One thing must be admitted off the top: we don’t know why Tyler Clementi committed suicide. Even if you actually knew Clementi, which you don’t, you don’t know what was going on in his head. If you did, you would have stopped him, but you didn’t. And if you didn’t know him, and you didn’t, you have no idea what made him commit suicide.
You may believe it was the humiliation caused by Dharun Ravi’s outing him as gay in their Rutgers dorm, but that’s just a belief that can neither be proven nor disproven. You don’t know. I don’t know. Nobody knows. If you can’t admit this, then there’s nothing more to discuss.
But Dharun Ravi was convicted of a laundry list of crimes, none of which involved Clementi’s death. But they were all a proxy for Clementi’s decision to commit suicide, because of how Ravi’s actions made Clementi feel.
Wails were heard across Middlesex County. Curiously, the judge did not impose the presumptive ten year sentence of imprisonment because he did not believe Ravi was biased against gays: Continue reading
When news broke that Wells Fargo fired 5300 employees and agreed to a penalty of $185 million, it was shocking. There were three reasons for this shock:
- The scope of the fraud was massive
- The penalty was, to a bank with a market valuation of $250 billion, the highest of any bank in America, trivial
- Of the 5300 employees fired, not one was an upper echelon corporate executive.
Turned out that trench level people were being relentlessly pushed to produce new accounts, new credit cards, anything new that produced new fees, and so they did. Just without the knowledge of the putative account holders, even though they were being charged (or penalized, as the case may be) for these accounts.
Former employees tell CNNMoney that they felt incredible demands from managers to meet sales quotas. The same managers turned a blind eye when ethical and even legal lines were crossed. Continue reading
That the guy was twerking in the girls’ locker room is funny, but the least of the problems. That high school girls were compelled to share a locker room with a biological male is one issue. That they were forced to do so because some administrators decided they were going to change everything to create their version of Utopia is another. And this complaint, filed in federal court in the District of Minnesota, does an excellent job of spelling the issues out.
The first paragraph of the complaint provides a good overview (broken into paragraphs for readability) of the claim:
1. This case is about protecting the privacy of every student within Independent School District 706 (“Virginia School District” or “District” or “District Defendant”)—privacy that the Defendants violate each school day through their new rules and policies that radically changed the meaning of “sex” in Title IX. Defendants have unilaterally rejected the Title IX meaning of sex, which for 40 years has meant male and female: two objective, fixed, binary classes which are rooted in our human reproductive nature. In lieu of this unambiguous meaning of sex, Defendants inject a distinct and altogether different concept of gender identity which is subjectively discerned, fluid, and nonbinary. Continue reading
How many articles, posts, opinions, condemnations have been written about prosecutors concealing Brady material? A thousand? Ten thousand? A million? Certainly a lot. And of them, this may be the most worthless, garbage article I’ve ever seen. Not necessarily because there haven’t been other crappy posts and articles, but because this one is in the New York Times.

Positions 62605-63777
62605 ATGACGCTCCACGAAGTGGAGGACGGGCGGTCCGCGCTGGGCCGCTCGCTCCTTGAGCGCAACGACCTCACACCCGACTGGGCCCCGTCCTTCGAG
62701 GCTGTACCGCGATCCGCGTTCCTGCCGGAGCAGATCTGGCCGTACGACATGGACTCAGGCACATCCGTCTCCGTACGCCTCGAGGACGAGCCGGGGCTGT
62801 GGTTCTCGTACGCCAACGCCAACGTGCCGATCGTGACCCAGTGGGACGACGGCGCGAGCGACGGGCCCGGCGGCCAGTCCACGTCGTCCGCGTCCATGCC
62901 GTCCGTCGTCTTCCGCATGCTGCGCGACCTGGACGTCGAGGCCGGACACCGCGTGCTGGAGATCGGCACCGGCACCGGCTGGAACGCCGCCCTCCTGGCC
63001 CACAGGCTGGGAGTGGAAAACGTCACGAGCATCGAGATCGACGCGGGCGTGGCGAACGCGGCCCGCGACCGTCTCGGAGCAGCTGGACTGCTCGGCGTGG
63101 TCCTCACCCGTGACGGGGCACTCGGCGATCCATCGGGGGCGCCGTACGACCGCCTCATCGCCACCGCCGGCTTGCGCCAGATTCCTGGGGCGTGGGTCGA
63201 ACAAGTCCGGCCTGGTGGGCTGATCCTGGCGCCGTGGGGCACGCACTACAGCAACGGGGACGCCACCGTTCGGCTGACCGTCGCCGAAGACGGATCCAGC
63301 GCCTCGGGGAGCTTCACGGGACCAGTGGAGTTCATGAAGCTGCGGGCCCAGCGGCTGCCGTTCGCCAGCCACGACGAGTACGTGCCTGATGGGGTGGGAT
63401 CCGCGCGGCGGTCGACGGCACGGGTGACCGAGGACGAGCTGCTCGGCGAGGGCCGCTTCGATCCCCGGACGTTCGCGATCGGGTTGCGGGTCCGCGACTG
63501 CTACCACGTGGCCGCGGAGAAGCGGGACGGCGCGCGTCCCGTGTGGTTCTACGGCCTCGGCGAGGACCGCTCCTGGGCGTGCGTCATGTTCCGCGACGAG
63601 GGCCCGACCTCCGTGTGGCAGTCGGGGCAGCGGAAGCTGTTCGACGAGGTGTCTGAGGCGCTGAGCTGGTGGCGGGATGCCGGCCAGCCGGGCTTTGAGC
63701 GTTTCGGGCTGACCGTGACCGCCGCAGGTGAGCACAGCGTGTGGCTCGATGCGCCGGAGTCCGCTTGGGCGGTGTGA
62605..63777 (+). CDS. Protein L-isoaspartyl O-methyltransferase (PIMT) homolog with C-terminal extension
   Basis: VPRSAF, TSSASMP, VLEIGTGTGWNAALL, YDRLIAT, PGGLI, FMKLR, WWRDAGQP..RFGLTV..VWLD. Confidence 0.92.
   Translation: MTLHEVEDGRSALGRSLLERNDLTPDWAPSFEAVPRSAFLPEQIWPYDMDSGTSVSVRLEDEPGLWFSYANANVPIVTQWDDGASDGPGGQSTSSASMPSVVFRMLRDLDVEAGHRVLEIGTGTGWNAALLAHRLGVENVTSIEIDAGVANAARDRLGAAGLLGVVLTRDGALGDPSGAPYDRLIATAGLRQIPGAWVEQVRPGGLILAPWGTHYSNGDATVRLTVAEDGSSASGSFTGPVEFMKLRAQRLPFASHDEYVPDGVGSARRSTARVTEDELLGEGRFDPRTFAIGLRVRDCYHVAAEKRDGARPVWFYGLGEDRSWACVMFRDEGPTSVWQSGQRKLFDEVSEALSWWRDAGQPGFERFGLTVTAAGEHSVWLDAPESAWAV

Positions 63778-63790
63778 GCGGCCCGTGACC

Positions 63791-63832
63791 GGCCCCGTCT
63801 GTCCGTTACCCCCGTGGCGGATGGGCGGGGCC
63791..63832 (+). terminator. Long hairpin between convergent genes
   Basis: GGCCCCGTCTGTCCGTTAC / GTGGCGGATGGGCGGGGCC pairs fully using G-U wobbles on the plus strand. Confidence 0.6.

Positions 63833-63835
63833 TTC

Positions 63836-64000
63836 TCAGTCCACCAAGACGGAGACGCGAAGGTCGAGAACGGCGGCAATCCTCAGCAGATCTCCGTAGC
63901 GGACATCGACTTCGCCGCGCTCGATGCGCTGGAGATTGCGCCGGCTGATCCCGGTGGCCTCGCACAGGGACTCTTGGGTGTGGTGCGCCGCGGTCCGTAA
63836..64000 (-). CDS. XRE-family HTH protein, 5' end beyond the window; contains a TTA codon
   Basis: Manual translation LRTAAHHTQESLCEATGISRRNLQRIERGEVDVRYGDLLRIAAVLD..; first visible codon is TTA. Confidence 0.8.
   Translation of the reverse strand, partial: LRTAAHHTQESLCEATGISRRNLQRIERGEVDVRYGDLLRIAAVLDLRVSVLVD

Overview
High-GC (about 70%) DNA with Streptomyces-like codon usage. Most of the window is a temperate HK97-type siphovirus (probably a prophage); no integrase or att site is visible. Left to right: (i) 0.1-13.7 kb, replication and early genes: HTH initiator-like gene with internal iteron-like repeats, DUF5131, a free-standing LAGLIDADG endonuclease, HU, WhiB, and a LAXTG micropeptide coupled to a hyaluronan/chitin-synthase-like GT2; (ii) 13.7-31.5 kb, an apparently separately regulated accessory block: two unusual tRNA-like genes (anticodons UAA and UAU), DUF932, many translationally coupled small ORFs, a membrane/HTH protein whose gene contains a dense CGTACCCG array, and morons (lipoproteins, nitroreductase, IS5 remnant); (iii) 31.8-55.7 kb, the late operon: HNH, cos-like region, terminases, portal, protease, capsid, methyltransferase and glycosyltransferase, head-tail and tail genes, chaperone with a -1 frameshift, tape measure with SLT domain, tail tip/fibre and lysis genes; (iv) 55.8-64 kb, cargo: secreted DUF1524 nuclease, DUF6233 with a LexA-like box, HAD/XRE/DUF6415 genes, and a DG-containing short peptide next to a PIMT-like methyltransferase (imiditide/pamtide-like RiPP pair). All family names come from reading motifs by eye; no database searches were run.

Even worse, this one is written by Jim Dwyer, who has long been one of the more knowledgeable writers on legal issues. That he had space in the Times and squandered it on an article that had all the depth that could be mustered by a high school sophomore is a crying shame.
The article begins with a few details about a Brooklyn murder conviction reviewed and dismissed by District Attorney Ken Thompson’s office.
In 2010, to convict a man named Wayne Martin of killing two people during a stickup of a Brooklyn tire repair shop, someone in law enforcement went to the trouble of blanking out a paragraph in a homicide report.
The erased portion said that a witness had identified someone other than Mr. Martin as the gunman.
The mythology being spread across college campuses about how Title IX can cure all pain of sexual abuse and rape, whether real or imagined, may be part of the aspirational ploy used in the hope that if it’s said enough, spewed with force and certainty, it will make it real. It’s a lie, but if enough people believe a lie, then the hope is it will become real. A young woman at Harvard found out the hard way that it doesn’t work that way.
Her letter to the editor of the Harvard Crimson is published anonymously to protect her identity, or as the editors put it, “due to the private and intensely personal nature of its content.” That’s fine, although it ignores the fact that someone chose to write about something of an “intensely personal nature” publicly. Either it’s private or public, and since it relies upon believing the accuracy of factual claims, it’s impossible to assess if posted anonymously. Unless, of course, you’re inclined to “believe the victim” no matter what.
Hey, it’s me. One of your statistics.
Call me what you want: sexual assault victim, rape survivor, a report of “nonconsensual sexual penetration through the use of force.” It doesn’t really matter, because no matter what happens or has happened, I am simply, completely, and totally me. And I have something to tell you.
The right to present a defense in a criminal prosecution, whether at the stage of guilt or punishment, is a foundational constitutional right. There isn’t much point to a trial, to competent counsel, if the defense can’t make its case. But this is about Dylann Roof, perhaps the most hated living person in our expanding pantheon of hated people. What about Dylann Roof?
In documents filed this week, prosecutors argue that lawyers for Roof, the accused Charleston church shooter, not be able to instruct jurors that they are never required to impose a death sentence.
Use of the word “instruct” is unfortunate and inaccurate, as defense lawyers don’t get to “instruct” jurors about anything. That’s why they give the judge the cool black robe. What they do get to do is argue to the jury that the law never mandates execution. What’s wrong with that?
The government argues that, under the Federal Death Penalty Act, the determination of sentence is based on aggravating and mitigating factors, and the admissibility of evidence is constrained by law. Continue reading